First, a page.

2013 law has con­trib­uted to build­ing boom for Tri­an­gle roads

The Herald-Sun (Sunday) - - Front page - BY RICHARD STRADLING rs­[email protected]­sob­server.com

A change in the way the state al­lo­cates money for road projects is help­ing fuel a high­way build­ing boom in the Tri­an­gle.

The N.C. Depart­ment of Trans­porta­tion has more than $6 bil­lion in ma­jor high­way projects un­der­way or in the works in Wake, Durham, Orange and John­ston coun­ties. They in­clude the $2.2 bil­lion ex­ten­sion of the Tri­an­gle Ex­press­way across south­ern Wake County, but also more than two dozen ef­forts to widen high­ways or turn roads into free­ways that will have Tri­an­gle driv­ers squeez­ing be­tween Jer­sey bar­ri­ers and orange con­struc­tion bar­rels for years to come.

Th­ese don’t in­clude dozens of smaller state and lo­cal ef­forts to add lanes or im­prove con­gested in­ter­sec­tions in the com­ing years. Nor does it in­clude three ma­jor tran­sit projects that are meant to pro­vide al­ter­na­tives to driv­ing: the Durham-Orange light rail line, a bus rapid tran­sit sys­tem in Raleigh and a com­muter rail line stretch­ing from Gar­ner to Durham.

“It’s as busy or busier than I’ve seen in my more than 20 years here,” said Joey Hop­kins,

the chief en­gi­neer for the NC­DOT divi­sion that in­cludes Wake and Durham coun­ties.

Hop­kins said the vol­ume of work in the Tri­an­gle out­strips an ear­lier busy patch in the late 1990s, when the state planned and be­gan build­ing the Knight­dale By­pass and the north­ern arc of I-540 and widen­ing I-40 and I-85 in Durham.

There’s no sin­gle ex­pla­na­tion for the flurry of ac­tiv­ity, Hop­kins said, but the Strate­gic Trans­porta­tion In­vest­ments law pro­posed by for­mer Gov. Pat McCrory and ap­proved by the Gen­eral Assem­bly in 2013 is a big fac­tor.

The law was meant to re­move pol­i­tics from the de­ci­sions about where to build or widen high­ways and es­tab­lished datadriven for­mu­las for de­ter­min­ing where roads were needed most. It re­placed a sys­tem put in place in 1989 that was re­ferred to as the “eq­uity for­mula,” be­cause it spread high­way money across the state “like peanut but­ter,” said Eric Lamb, the trans­porta­tion plan­ning di­rec­tor for the City of Raleigh.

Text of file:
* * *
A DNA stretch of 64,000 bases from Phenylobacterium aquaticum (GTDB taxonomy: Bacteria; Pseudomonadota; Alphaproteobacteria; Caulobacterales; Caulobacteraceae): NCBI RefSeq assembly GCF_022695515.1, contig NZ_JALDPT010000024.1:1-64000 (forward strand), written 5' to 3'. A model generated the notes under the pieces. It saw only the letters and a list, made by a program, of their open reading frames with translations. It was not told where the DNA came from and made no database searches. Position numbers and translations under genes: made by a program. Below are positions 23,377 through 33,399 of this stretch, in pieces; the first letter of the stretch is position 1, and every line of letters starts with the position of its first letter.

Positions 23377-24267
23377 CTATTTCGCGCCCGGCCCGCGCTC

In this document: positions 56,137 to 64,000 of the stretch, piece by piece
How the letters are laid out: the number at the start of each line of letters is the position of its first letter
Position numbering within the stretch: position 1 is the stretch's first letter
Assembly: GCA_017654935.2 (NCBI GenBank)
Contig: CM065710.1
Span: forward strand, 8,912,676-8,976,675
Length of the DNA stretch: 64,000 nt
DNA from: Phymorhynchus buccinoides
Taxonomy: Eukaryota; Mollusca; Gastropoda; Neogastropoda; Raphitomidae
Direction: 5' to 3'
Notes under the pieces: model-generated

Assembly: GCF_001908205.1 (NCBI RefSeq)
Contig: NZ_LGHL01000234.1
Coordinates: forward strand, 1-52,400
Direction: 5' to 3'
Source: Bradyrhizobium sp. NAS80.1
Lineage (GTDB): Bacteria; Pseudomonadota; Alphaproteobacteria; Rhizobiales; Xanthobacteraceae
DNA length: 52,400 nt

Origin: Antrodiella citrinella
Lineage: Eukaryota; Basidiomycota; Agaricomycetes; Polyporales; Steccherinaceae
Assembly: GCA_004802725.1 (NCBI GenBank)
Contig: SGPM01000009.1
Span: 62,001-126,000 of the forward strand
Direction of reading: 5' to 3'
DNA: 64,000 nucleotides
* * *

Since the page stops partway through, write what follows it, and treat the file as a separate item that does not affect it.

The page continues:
The new for­mu­las meant more money went to grow­ing ur­ban ar­eas where traf­fic conges­tion is worst, Lamb told an au­di­ence in Raleigh in late Novem­ber.

“It re­ally wasn’t a sur­prise to us that five of the top 10 projects in North Carolina were in Wake County,” he said, re­fer­ring to the first time the for­mu­las were ap­plied.

Af­ter years of plan­ning, those big projects are get­ting built, Hop­kins said.

“We’re start­ing to see the fruits of that a few years af­ter the law passed, be­cause it takes time to get the projects de­vel­oped,” he said.

NC­DOT has also tried to pick up the pace of devel­op­ment to fin­ish more projects on time and to pay down the fund for con­struc­tion and main­te­nance. The fund had bal­looned to $2.3 bil­lion at its peak in March 2017, said NC­DOT spokesman Steve Ab­bott. As of Dec. 1, it was down to just un­der $500 mil­lion.

The rush of work comes as NC­DOT strug­gles with an ag­ing work­force and short­age of em­ploy­ees. Bobby Lewis, the agency’s chief en­gi­neer, told a Board of Trans­porta­tion com­mit­tee this fall that nearly one in five jobs in the depart­ment is va­cant and that 45 per­cent of em­ploy­ees are age 50 or older. About 2,000 will be el­i­gi­ble to re­tire in the next five years.